Some argue that the DMCA
powers are being used to infringe upon users' online freedoms -- and
frequently. The latest and perhaps most thought provoking DMCA battle is
building between the Associate Press (AP) and The Drudge Retort, a social news/blog
owned by Rogers Cadenhead, over the reposting
of AP article snippets.
Interestingly, the AP is attacking both the owner for his news posts
that occasionally contain small excerpts of AP text linked to the
original story, and his users who similarly post snippets from various web
stories on the internet in the contents. In both cases, the AP
says this makes these pages in question DMCA takedown fodder.
Pursuit of action against the first alleged type of offense -- site-run
reprints -- could threaten many news distribution sites such as Digg, Reddit,
and Mixx, which bring news to millions of users a day. The second
purported illegal offense -- users reposting comments is even more far-reaching
as users on major news sites frequently have users post snippets from AP
The second allegation in particular is raising a provocative question -- should
commenters' actions result in punishment of a site? If so, this would
mean news sites must scour every user post and try to determine if it contained
copyrighted content. While The Drudge Retort is a relatively small
fish, the questions raised by the AP's attack are salient to most of the
online industry, from news sites, to the multitude of forums that see similar
While it’s possible that major outlets like AP will only target minor,
relatively weak targets like The Drudge Retort, some fear that they may
begin to target multiple sites, similar to the RIAA's campaign against
filesharers. In the AP lawyers' letter to Cadenhead, they state
their belief that "The Drudge Retort
users' use of AP content does not fall within the parameters of fair use."
They continue, "AP considers taking the headline and lead of a story
without a proper license to be an infringement of its copyrights, and
additionally constitutes 'hot news' misappropriation."
Seven takedown notices were filed in total against the site.
The AP is a wire service, both online and offline which writes news
stories that are reprinted for heavy fees by member outlets. The service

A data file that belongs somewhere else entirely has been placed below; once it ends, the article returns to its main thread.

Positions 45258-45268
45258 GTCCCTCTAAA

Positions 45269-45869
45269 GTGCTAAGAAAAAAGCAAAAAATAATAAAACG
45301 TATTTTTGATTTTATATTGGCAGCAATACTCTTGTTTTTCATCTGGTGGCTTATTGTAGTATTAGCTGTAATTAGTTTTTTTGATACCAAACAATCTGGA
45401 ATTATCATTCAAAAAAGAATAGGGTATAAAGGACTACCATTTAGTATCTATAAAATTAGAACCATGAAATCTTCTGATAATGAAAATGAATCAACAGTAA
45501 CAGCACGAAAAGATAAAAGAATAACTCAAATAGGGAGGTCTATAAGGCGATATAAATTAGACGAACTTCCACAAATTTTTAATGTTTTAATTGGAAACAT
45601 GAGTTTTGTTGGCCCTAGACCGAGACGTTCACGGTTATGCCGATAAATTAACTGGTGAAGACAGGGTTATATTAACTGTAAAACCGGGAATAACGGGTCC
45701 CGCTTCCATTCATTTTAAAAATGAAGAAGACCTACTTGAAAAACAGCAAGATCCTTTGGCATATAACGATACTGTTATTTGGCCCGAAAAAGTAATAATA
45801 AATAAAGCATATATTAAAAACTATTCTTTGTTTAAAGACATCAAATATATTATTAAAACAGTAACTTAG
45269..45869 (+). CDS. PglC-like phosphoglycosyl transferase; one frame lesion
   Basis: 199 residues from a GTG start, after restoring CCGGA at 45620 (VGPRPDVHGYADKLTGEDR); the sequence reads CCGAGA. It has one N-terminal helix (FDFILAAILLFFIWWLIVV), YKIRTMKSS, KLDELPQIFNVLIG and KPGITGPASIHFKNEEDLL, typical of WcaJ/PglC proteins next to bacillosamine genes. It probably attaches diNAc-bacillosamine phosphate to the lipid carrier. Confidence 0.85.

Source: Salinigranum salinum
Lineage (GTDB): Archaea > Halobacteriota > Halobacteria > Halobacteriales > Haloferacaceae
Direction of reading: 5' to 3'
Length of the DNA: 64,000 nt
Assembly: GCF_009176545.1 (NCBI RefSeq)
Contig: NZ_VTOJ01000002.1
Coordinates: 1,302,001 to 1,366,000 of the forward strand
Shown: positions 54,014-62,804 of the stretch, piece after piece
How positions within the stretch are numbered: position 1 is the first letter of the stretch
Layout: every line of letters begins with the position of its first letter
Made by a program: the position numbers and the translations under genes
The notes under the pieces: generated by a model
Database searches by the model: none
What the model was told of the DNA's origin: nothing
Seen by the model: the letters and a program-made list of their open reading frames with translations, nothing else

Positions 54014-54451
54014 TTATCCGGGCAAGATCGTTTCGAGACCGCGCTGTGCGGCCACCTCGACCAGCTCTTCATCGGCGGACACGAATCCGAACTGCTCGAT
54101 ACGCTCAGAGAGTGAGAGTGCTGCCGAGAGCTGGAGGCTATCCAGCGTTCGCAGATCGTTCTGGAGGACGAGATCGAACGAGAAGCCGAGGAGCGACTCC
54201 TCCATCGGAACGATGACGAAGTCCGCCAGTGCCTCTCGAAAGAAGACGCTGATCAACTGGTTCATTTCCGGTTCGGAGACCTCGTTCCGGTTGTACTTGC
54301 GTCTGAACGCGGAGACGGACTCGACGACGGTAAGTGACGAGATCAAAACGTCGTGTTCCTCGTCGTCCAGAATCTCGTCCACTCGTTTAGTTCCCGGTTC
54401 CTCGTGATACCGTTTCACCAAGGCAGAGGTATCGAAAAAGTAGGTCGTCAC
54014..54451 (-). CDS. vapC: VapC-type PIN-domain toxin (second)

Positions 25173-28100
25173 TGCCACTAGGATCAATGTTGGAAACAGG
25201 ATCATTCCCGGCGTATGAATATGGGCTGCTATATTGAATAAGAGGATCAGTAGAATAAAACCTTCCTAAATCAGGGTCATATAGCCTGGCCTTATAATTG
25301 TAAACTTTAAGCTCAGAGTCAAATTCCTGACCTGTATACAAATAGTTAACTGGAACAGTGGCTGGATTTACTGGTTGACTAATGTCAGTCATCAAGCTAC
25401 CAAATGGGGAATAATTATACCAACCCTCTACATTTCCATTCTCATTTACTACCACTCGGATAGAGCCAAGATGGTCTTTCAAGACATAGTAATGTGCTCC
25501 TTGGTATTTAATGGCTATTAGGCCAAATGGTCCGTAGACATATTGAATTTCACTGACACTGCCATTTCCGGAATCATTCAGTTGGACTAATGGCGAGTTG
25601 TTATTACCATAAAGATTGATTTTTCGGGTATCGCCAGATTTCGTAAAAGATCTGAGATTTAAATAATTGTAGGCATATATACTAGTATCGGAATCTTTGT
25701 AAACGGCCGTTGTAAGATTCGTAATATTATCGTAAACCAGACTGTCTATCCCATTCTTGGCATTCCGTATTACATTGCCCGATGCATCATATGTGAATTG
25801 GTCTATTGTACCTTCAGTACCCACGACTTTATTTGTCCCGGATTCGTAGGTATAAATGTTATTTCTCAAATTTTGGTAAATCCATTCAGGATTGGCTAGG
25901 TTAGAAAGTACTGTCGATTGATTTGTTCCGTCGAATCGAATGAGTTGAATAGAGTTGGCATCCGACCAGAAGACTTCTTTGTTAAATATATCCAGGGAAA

does not have its own "inbound links" or "search-juice",
contrary a misconception held by some bloggers. Only its members do,
which is why they are willing to pay a premium for it. The AP's
stance, while a bit draconian does make sense from one perspective -- if
writers could get the content for free, why would they pay AP so much
The attack on the site is part of a growing campaign of legal actions from the AP.
In October they targeted the news site Moreover owned by Verisign, which
has similar type of service, but in its case charges users for it and a variety
of other content. However the Moreover case was slightly more
blatant as the site was allegedly reposting entire articles without paying.
The AP debate highlights the questions surrounding the rather ambiguous
legal concept of "fair use" which is decided on a case by case
basis on many determinates. Among these are whether the use is part of a
commercial effort or if it’s for nonprofit. Other factors include the
nature of the work and the size of the excerpted text in relation to the size
of the full original text. Also considered is the effect on the owner of
While Moreover is obviously violating fair use by the above definition, it’s
harder to tell with The Drudge Retort. Its owner obviously sees
his site and its commenters' use as fair use, while the AP disagrees.
While the AP has yet to wage full scale online war to similar
occurrences which litter the web and online news, this latest case illustrates
a more aggressive shift on its stance on fair use. The ramifications of
the case and those that follow may be extremely significant to the future of
the online world.
quote: The current DMCA case with Drudge Retort however is pretty clearly fair use... and AP is acting like a huge bully trying to force and manipulate Retort and the larger blogging community to kow-tow under threat.